I’ve always had a desire to minister to children and had just started thinking about outreach and caring for the most vulnerable around me when I decided to go on a short-term ministry trip with the men’s team from our church. I was hesitant and nervous about leaving my family and I wondered how God could use me on a trip like this; but, I was sure He was guiding me to something I didn’t understand yet. I had been helping at a local daycare, and before that, had been a stay-at-home dad for my kids, so the thought of helping these kids really motivated me. I didn’t quite know what to expect, but I was trusting in my Heavenly Father.
Twenty two hours of travel, arriving in a different country, and knowing only my team members, I clung to the hope that I could help and give to those who needed it. Little did I know that I would be the one who would be blessed and learn so much because of what God was teaching me. Over the 10 days, our team quickly developed relationships; and the joy, love, and heartbreak I felt for those I met was overwhelming. I knew I could never stop working for children in need once I started. I felt love growing for the kids who needed people speaking into their lives, but I didn’t expect to form so many relationships with the staff and team caring for these children every single day. I began to understand that we are all in this together. Caring for orphans and vulnerable children all over the world is part of all believer’s responsibility, whether it be in South Africa, America, or some other country.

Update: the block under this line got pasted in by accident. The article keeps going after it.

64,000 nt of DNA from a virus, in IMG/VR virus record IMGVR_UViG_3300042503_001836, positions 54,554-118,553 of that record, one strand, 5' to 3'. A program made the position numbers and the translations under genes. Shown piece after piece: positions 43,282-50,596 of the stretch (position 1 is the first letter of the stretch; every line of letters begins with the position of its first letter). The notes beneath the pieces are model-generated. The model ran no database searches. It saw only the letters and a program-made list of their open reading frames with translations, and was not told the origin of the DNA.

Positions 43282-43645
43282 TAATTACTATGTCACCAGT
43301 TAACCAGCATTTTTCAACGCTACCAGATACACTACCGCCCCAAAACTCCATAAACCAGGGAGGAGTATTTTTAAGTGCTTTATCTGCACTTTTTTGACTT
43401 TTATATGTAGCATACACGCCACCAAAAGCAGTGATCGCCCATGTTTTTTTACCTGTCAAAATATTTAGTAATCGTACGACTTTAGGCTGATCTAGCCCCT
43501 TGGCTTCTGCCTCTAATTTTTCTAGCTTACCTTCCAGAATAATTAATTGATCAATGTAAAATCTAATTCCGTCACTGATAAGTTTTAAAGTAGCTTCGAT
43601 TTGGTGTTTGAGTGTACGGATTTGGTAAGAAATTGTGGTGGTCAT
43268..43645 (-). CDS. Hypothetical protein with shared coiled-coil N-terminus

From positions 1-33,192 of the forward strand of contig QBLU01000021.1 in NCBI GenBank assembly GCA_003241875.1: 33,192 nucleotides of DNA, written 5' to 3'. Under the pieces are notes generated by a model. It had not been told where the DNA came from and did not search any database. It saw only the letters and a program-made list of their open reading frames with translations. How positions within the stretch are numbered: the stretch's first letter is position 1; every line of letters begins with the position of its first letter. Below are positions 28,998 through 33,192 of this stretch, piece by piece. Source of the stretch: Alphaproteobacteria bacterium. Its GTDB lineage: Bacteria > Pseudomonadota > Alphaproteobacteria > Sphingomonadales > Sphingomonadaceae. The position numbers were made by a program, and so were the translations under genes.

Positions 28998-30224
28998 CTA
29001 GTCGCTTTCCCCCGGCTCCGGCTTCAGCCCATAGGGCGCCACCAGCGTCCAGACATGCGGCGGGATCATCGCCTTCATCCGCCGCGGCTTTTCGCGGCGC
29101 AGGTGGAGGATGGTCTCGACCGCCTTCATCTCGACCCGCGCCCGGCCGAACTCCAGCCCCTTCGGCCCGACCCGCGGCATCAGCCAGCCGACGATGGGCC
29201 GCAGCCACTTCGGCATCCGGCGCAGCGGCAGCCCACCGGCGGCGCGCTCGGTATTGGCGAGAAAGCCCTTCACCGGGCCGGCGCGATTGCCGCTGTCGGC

During our week, I learned more about what helping children in need looks like; and while it’s a good thing to go on a short-term ministry in another country, the most critical aspect is learning how to continue serving families and children in the foster care system after the trip is over. The teaching that stuck out the most to me was called, “Finding Your Fit in Foster Care.” There are so many ways to engage in orphan and foster care and God uses all sorts of people and their unique gifts and talents to help meet needs. It is not always about taking in a lot of kids; but rather finding ways to help that fit your own skill set. Leaving Bethesda was bittersweet, but it was important for me to remember that things don’t end just because I left. There is more work to be done to care for these children at Bethesda as well as in my own community.
After coming back home, I immediately applied for the Court Appointed Special Advocate program (CASA) in my county. As a court-appointed advocate, I speak up in court for vulnerable children and look out for their best interests if their parents no longer can or will. It has been so rewarding. Two of the men that were with me on that mission trip joined with my wife and I in plans to begin our own outreach and teaching ministry in Northwest Indiana. We established this ministry in July, 2018 and already, we have been privileged to help so many kids. We set up events honoring our local CASA volunteers, as well as providing Christmas presents for children in a local homeless shelter. The work that happened in South Africa absolutely changed my life; and God willing, I will continue the work of orphan care for the rest of my life.
Timothy L. Carey Jr.
Faithfully Radical Ministries
Valparaiso, IN 46383
You may be thinking about leading or participating in a short-term ministry trip to Bethesda or some other place around the world. I would encourage you to read our blog, visit our website, and then contact Andrew at firstname.lastname@example.org to learn more about how your church, small group, or family can plan a short-term ministry trip that will not only impact others but have a significant impact in your own life.